Maintaining my Zen Machine

Among the various reasons for my recent lack of prosodic output – employment, friends, Not Really Feelin’ It, the fact that I can no longer summon even the hope that I’ll ever get remuneratively published – but you’ll notice I do keep writing! – none is stronger than that I Have A Bicycle.

I ride a 2011 Specialized CruX Expert Carbon, the last year with the Zertz dampeners. SRAM Apex, Roval Pave wheels… very significantly delightful.

His name is Hanno. Hanno the explorer. Hanno the adventurer. Hanno… because there is a total lack of shit in this world that is named for Carthaginians.

I’ve been averaging about 20 miles per day. I ride an average of 30 to 50 miles per day on those days when I do ride. The other days I am either at work, or the weather is inclement, or I am just too fucking sore to press the pedal.

I’m intending to spend much of July and August in the saddle. To average 50 miles per day – and make sure there are days when I ride more than that.

I average around 12 miles per hour, I think, during my rides. Somewhat less when I am riding dirt trails, or when it is very very hot. (Fortuitous that this is perhaps the coldest spring on record!) Which I suppose is not terrible when you realize that I am only recently returned to the past-time, and was never too much practiced at it. And I never before rode a road bike, or rode more than ~15 miles in a day.

Likewise that I am pushing about 240 pounds of David. To say nothing of a 5lb Kryptonite “Fuhgeddaboutit” lock. Or my CamelBak which contains 100oz of the sports beverage du jour. Or the, y’know, two pounds or so that the bike itself weighs. Bloody carbon!

My biking kit, at any time, also contains:

-a Crank Brothers Multi-19 multitool

-2 spare tubes

-a Topeak Mini Morph pump (I keep my tires at about 110PSI… yum)

-two Knog Blinder LED lights – USB rechargable!

-an outlet-to-USB adapter for same

-liquid teflon

-a little navy surplus device, in bright orange plastic, which is a combination emergency whistle, signal mirror, compass, and dry compartment containing strike-anywhere matches

-a small First Aid kit, containing a few pairs of gloves, antibacterial ointment, alcohol swabs, bandages… remnants of my not-to-be EMT kit

-…and my iPhone. most important of emergency tools.

The iPhone is particularly useful because it allows me to research problems as they arise. I am committed to fixing any problems myself. This to prove that I can; to make sure that I can, especially on long rides; to minimize shop time, and this maximize the amount I am able to ride; to save money; and as a forcible impetus to learn how my bicycle actually works.

Those who know me might recognize this as exactly the mindset which caused me to, that one fateful day, decide to install Linux on my computer.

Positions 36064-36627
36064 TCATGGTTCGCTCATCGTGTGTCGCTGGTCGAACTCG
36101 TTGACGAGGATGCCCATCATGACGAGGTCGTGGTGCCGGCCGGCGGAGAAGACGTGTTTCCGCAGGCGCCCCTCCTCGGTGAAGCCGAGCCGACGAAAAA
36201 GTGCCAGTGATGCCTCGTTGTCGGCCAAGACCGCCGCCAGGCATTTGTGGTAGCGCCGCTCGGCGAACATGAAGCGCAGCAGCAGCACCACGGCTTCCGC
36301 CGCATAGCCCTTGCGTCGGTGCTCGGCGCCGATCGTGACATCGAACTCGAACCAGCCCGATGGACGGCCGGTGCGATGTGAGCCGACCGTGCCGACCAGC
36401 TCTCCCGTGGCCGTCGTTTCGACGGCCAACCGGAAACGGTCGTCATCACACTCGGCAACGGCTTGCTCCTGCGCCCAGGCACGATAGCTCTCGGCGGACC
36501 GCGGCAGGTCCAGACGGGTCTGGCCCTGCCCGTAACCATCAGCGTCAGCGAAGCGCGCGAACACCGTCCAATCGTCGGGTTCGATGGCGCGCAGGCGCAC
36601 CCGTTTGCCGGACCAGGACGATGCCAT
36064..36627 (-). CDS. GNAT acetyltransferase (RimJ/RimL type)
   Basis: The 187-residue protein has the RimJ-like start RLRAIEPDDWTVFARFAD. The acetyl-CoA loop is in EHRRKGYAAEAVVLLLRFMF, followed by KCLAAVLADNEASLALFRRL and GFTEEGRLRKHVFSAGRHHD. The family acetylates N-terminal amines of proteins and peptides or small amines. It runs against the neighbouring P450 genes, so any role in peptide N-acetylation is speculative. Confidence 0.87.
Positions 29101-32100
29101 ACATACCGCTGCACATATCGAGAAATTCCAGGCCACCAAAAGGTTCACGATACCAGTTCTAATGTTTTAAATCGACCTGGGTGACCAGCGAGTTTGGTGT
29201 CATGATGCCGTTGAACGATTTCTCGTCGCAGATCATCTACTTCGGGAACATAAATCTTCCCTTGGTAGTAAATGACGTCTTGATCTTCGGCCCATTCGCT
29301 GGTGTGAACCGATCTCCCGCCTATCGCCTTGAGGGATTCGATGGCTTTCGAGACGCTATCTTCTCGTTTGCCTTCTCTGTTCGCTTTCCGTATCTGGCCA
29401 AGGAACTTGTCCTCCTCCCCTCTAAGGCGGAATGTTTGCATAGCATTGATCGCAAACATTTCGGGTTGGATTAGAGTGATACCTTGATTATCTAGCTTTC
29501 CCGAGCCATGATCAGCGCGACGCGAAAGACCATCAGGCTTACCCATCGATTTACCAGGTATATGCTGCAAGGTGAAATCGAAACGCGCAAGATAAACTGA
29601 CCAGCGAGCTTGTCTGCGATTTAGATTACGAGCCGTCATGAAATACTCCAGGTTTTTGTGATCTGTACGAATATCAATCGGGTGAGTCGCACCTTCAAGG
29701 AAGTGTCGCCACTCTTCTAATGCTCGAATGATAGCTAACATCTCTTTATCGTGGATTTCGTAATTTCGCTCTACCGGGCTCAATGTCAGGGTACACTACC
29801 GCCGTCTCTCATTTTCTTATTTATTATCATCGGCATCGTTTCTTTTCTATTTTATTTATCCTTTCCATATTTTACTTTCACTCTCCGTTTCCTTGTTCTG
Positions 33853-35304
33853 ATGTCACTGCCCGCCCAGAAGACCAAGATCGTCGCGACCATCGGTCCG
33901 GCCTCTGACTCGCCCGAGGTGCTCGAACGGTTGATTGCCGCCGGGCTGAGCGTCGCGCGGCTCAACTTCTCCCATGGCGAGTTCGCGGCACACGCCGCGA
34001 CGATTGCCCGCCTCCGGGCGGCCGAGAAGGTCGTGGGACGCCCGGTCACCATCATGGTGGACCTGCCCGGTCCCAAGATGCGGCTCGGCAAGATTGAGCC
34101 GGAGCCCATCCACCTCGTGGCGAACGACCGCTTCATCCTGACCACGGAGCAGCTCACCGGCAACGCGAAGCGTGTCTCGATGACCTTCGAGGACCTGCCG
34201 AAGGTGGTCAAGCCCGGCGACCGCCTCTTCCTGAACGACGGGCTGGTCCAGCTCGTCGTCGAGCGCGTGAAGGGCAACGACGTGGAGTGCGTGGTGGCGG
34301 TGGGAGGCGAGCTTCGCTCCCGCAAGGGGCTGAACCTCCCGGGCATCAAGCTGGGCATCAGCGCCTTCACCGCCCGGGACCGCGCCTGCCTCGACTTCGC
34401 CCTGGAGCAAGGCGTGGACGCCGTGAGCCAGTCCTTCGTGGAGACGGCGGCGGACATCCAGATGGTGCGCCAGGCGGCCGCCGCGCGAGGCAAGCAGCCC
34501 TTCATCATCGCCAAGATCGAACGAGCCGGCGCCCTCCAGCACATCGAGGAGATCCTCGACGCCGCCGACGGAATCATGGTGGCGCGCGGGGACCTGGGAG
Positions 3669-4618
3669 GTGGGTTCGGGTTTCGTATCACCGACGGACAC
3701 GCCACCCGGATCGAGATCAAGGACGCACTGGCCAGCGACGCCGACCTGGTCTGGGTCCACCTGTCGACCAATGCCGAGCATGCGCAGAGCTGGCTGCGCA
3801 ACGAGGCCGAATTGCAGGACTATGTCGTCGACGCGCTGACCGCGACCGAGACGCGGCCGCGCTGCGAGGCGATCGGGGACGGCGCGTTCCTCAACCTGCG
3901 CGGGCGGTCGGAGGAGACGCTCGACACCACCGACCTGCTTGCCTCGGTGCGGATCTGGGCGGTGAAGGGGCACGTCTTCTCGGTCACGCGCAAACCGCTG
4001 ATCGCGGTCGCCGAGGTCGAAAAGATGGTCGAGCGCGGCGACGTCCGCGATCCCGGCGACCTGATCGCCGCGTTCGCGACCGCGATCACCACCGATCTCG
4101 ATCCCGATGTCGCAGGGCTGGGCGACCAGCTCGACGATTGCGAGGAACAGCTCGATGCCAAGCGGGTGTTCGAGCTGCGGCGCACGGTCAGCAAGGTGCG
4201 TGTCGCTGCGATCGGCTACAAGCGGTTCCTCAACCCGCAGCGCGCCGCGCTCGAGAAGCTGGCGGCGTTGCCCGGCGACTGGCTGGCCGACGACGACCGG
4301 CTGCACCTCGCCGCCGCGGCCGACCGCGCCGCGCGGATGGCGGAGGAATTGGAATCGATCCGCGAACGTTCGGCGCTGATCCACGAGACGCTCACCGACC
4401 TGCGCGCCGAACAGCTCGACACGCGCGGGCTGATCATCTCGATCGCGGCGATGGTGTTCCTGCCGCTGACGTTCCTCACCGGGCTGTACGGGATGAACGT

As with Linux, I could not do it without man pages. My favorite of these is Jim Langley’s “Keep It Quiet” page –  http://www.jimlangley.net/wrench/keepitquiet.html – which I have saved as a PDF on my iPhone.

The biggest repair challenge that has so far faced me, I just this afternoon solved. (Here’s hoping it stays solved. It was, ladies and gentleman, a tremendous fucking bitch.)

Here’s the email I wrote to Mr. Jim:
*****
I ride a Specialize CruX Expert Carbon (2011, the one w/ the Zertz dampeners & SRAM Apex). After about 500 miles it began to develop a creaking noise. It would happen only on left pedal downstroke (my casette, as usual, is on the right). It sounded like it was coming from the bottom bracket. I could feel it in my shoe.
It was inconsistent. Some days it wouldn’t happen at all. Sometimes it would go away after a mile or two. Some days it would be with me for 50 miles. Those days SUCKED. Sometimes it would be softer, sometimes I-can’t-ride-this-is-too-embarrassing loud. Sometimes it would only happen on strong downstrokes. Sometimes a few very strong downstrokes would make it go away.
I ride clipless; when I clipped out and pedaled only with my right foot it didn’t occur. I spun off the pedals and put on non-clip pedals (stolen from my girlfriend’s childhood 3-speed); it still occurred. I re-seated both wheels, the chain, rear breaks, seatpost… tightened everything… oiled everything. Nothing helped.
Finally, while taking apart the ENTIRE BIKE, I noticed that the seat tube had a sticker on it, about a foot down. Or what was left of a sticker. It had been worn half to shreds and was doubled over itself. I peeled away the sticker, jumped on the bike, and tried riding – the noise was almost gone. I scrubbed the seatpost with the rough side of a sponge, let it dry in the sun, and then gave it a little bit of oil.
Problem solved.
CONCLUSION: Stickers are the devil.

-david axel kurtz

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~ by davekov on 15 June 2013.

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